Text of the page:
What can the human and social sciences and the arts teach us about what it means to be human? Can close self-study help us live better lives?
In earth's ecosystem, human beings are one species among many millions - a species on which the humanities focus almost exclusively. How can the close study of how humans think, communicate and express themselves; organise themselves into groups and structures, with governing systems; and engage with the surrounding environment and other species who inhabit it help us advance and evolve our understanding of the world (and our place in it)?
What sets us apart as a species?
To help unpack what the humanities can teach us, it's worth questioning what sets us apart as a species.
Some have suggested it's our larger brains (relative to our body size) - crudely, that a larger 'computer' makes for better computing. Others point out that we're one of a few species not just to have a mutually beneficial relationship with other species, but to befriend them: taking animals into our homes and treating them as one of our family. Agriculture and animal husbandry have played a significant role in our advancement. Using tools we've fashioned with our own hands, we till the land and tame wild animals; we also prepare our food, and have developed a fairly elaborate (if not always healthy) relationship with what we subsist on, whether plant or animal.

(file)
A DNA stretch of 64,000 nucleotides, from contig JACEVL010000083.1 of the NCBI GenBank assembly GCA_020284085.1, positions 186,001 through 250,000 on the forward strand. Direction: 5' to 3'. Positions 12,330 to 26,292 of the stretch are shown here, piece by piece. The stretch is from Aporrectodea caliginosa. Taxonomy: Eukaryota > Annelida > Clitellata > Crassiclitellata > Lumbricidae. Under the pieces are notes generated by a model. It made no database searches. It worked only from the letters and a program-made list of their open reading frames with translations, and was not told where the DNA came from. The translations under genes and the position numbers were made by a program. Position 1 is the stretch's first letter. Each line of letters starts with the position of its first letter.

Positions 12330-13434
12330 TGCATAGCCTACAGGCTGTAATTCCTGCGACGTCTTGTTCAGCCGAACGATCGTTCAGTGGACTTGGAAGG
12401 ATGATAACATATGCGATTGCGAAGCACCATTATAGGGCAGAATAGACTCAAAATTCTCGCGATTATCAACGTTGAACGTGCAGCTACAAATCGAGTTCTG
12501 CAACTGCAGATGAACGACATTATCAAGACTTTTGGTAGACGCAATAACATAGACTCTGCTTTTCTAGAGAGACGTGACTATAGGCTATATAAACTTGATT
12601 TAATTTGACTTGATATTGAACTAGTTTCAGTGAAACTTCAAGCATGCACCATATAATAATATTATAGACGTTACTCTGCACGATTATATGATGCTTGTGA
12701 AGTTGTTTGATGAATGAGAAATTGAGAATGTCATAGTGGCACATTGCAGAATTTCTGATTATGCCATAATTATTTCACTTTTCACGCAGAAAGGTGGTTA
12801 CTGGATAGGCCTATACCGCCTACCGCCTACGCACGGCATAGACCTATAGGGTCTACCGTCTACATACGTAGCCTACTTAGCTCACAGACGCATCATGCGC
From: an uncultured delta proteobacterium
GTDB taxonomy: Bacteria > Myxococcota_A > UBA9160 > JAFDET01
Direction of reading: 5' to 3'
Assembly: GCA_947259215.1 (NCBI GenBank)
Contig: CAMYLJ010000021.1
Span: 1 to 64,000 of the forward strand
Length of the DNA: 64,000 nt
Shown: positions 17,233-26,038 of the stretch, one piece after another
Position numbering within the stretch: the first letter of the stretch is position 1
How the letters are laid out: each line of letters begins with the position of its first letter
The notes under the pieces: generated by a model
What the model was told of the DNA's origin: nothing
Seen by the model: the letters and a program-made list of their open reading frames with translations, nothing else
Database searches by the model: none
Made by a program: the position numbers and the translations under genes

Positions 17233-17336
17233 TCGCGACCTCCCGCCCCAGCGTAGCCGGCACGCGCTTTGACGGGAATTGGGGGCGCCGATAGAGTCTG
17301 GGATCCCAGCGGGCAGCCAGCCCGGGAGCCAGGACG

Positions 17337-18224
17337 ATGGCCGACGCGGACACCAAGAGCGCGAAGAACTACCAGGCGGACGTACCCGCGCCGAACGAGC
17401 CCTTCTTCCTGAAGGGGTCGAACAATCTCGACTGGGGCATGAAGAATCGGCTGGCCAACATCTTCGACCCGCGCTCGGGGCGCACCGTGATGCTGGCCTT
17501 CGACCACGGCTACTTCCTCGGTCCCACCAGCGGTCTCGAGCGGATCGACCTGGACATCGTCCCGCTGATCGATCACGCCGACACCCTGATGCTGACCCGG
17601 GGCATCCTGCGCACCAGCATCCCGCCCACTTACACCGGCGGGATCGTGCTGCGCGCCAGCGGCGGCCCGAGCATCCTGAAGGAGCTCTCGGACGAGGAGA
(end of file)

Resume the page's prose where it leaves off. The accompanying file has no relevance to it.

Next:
Still others suggest it's language that sets us apart: that our ability to think, to think about that thinking and to convey that thought to another human, allows us to imagine the future, to evaluate and learn from the past, and to try get to grips with our place in the world.
The seat of the soul
Where before, our life force was believed to be based in the soul (of which psychology was originally the study), much of what defines us as human is now believed to reside in the brain.